Active surveillance in sentinel lymph node positive melanoma could delay surgery but may result in the same risk of the cancer coming back.
Ultrasound monitoring may be an alternative to surgical removal of remaining lymph nodes in patients with sentinel lymph node positive cutaneous melanoma, according to data published in Cancer.
For patients with melanoma whose disease has spread to the lymph nodes, there is an alternative to surgery: monitoring with ultrasound. Although patients can have cancer spread in the lymph nodes with this strategy, it can typically be removed with delayed surgery.
“Although completion lymph node dissection was previously recommended for patients with positive (sentinel lymph nodes), two large, multi-institutional, randomized-controlled trials have recently demonstrated equivalent oncologic outcomes with active nodal surveillance,” the study authors wrote.
Researchers studied a total of 1,154 patients from Australia, Europe and the United States with sentinel lymph node-positive cutaneous melanoma. These patients received either active surveillance, which included ultrasounds or cross-sectional imaging, (965 patients) or underwent complete lymph node dissection (189 patients). In addition, 38% of patients in the surveillance group and 39% in the complete dissection group also received adjuvant therapy, or additional treatment after the primary treatment to potentially reduce the risk for cancer recurrence.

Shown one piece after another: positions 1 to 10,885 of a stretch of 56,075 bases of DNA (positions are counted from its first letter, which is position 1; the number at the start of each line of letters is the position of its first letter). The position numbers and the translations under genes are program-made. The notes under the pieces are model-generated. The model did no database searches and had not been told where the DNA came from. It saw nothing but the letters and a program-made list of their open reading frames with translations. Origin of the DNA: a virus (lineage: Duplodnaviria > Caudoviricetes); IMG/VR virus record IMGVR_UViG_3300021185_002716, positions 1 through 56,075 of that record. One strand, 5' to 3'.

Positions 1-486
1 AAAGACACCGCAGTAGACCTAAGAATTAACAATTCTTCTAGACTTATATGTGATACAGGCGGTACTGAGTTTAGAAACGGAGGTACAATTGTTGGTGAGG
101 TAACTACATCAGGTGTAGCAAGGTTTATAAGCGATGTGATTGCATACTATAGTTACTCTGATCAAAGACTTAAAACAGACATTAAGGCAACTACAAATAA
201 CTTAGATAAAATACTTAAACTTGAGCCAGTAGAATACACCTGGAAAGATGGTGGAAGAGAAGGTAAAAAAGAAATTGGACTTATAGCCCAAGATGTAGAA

The primary endpoint was all-site recurrence-free survival, which the study authors defined as “the time from (sentinel lymph node) biopsy to recurrent melanoma at any site.” Other areas of interest included isolated nodal recurrence-free survival, distant metastasis-free survival and disease-specific survival. Follow-up was conducted for a median of 11 months.
During follow-up, 220 patients developed recurrent disease, which consisted of 19% of patients from the surveillance group and 22% of patients from the complete dissection group. Twenty-four patients died from melanoma (2% in surveillance group versus 4% in complete dissection group).
Sixty-eight patients from the study had an isolated nodal recurrence, of whom 6% were from the surveillance group and 4% were from the complete dissection group. Patients treated with adjuvant therapy with prior complete lymph node dissection were able to have all isolated nodal recurrences resected.
When data were adjusted for risk, complete lymph node dissection was linked with an improved isolated nodal recurrence-free survival. This was not observed for all-site recurrence-free survival. Treatment with adjuvant therapy improved all-site recurrence-free survival.
A total of 82 patients in the surveillance group and 25 of those in the complete dissection group developed distant metastasis.
“The current study findings do highlight a current dilemma in managing patients undergoing active surveillance who develop isolated nodal recurrence during the adjuvant treatment period,” the study authors wrote. “Whether these recurrences represent regional failure because of incomplete clearance of the nodal basin or treatment-resistant disease is an area of active controversy. This has implications for whether the patient resumes the same adjuvant treatment after the nodal recurrence is addressed.”
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